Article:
The first volume of your magazine, Pan & The Dream, came out this past summer. It seems more and more these days that people's need to see images is satisfied with digital content. What prompted you to start a printed publication?
Just like everything else, digital media has its upside and downside. As much as I enjoy many aspects of it, such as immediacy, connectivity and the endless source of visual material, digital media is just not palpable. In the case of Instagram, there is an over-saturation of tiny images that are seen only for a fleeting moment. When looking at art like this, you are seeing it not how it was intended to be viewed; and when art is out of context, you are not getting the meaning of the image. It devalues everything about it. It is great if the content is created specifically for viewing digitally - and there is some amazingly creative and stand out digital imagery - but I do not get the same excitement that I would get from a beautifully crafted publication, one that is a thoughtfully curated palpable object that I can go back to and look at again and again.
I also really wanted the magazine to be collectable. PAN is in fact a hybrid between a magazine and a book, but also a companion to, rather than separate from, the digital world. The magazine’s website features links to the contributors websites or Instagram accounts. This way you can find out more about them.
This first volume deals with the naked form and censorship. Why do you think women’s bodies and our nipples, in particular, are so threatening to people?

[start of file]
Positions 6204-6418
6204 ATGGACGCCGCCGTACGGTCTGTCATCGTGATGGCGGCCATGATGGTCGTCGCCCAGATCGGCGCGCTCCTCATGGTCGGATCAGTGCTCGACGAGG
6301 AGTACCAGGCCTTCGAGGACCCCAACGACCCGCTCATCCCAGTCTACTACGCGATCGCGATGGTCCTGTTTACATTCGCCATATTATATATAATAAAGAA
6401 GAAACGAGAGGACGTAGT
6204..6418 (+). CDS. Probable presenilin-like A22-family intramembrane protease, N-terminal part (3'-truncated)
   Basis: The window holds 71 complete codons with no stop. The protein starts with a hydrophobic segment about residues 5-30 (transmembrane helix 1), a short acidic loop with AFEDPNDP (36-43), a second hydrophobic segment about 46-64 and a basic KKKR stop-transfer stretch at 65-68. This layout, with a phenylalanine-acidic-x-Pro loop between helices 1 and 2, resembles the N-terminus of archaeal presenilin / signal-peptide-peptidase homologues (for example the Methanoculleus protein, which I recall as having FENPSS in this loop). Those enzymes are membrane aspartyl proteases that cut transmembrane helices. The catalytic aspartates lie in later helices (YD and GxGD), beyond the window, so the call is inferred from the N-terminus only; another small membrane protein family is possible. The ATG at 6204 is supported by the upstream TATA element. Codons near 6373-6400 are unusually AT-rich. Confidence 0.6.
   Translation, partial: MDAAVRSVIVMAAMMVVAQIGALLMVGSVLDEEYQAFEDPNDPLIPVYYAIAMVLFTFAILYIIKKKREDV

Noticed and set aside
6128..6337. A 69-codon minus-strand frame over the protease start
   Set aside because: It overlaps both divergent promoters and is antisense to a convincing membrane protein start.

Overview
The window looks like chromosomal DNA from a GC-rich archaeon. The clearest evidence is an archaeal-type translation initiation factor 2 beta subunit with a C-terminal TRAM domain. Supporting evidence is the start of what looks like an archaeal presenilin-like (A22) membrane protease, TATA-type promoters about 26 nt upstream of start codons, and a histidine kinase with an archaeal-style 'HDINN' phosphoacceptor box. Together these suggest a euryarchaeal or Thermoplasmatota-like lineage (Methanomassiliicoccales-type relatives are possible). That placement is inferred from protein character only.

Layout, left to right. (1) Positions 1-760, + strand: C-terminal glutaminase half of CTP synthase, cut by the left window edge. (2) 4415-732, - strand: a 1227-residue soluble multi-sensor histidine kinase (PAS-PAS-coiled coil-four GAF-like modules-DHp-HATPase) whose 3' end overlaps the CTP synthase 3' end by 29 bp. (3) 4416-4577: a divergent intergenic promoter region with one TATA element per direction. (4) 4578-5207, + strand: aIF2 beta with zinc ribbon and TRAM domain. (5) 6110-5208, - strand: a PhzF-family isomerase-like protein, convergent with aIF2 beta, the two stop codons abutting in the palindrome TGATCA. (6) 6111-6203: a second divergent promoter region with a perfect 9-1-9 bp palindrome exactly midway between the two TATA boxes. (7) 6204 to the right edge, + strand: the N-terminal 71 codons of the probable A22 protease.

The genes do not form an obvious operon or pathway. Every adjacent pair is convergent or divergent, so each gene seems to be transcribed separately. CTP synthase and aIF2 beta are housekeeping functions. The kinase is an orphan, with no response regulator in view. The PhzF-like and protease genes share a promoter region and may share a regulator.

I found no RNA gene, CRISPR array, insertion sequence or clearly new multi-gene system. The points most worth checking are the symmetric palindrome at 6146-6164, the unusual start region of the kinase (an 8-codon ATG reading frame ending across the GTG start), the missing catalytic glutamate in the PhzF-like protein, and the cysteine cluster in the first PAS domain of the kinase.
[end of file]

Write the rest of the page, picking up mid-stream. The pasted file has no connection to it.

Yes, all the censorship happening on social media is really bothering me. I am not against censorship of some kind but it is the way it is being handled. Sometimes it feels like a witch-hunt. All you have to do is accuse someone of posting ‘inappropriate’ content and denounce them. There is a lot of ignorance and hypocrisy going on all at once. It seems the ‘guidelines’ loosen up for some and not for others. It is really beyond me that a woman’s body could be considered a threat. As a woman, I find this completely offensive! Vulgar, sexually suggestive images are perfectly fine apparently (I am not actually saying there is anything wrong with sex by the way) but the sight of plain and simple physiology is deemed disturbing and should not be seen. I think many people are stuck in a 'pre-enlightment’ mind set, particularly here in the U.S, the home of social media. Sadly, this has now infiltrated the rest of the world, and cultures that were comfortable with the sight of the naked human form are now being influenced by this sense of prudishness.
I think it is normal for ideals to change from generation to generation, but it is really not ok to try to silence voices and ideas just because of your beliefs, often religious ones. You end up being the same as what and whom you are fighting against. It makes Margaret Atwood’s, ‘The Handmaid’s Tale,’ something that is all too close to home.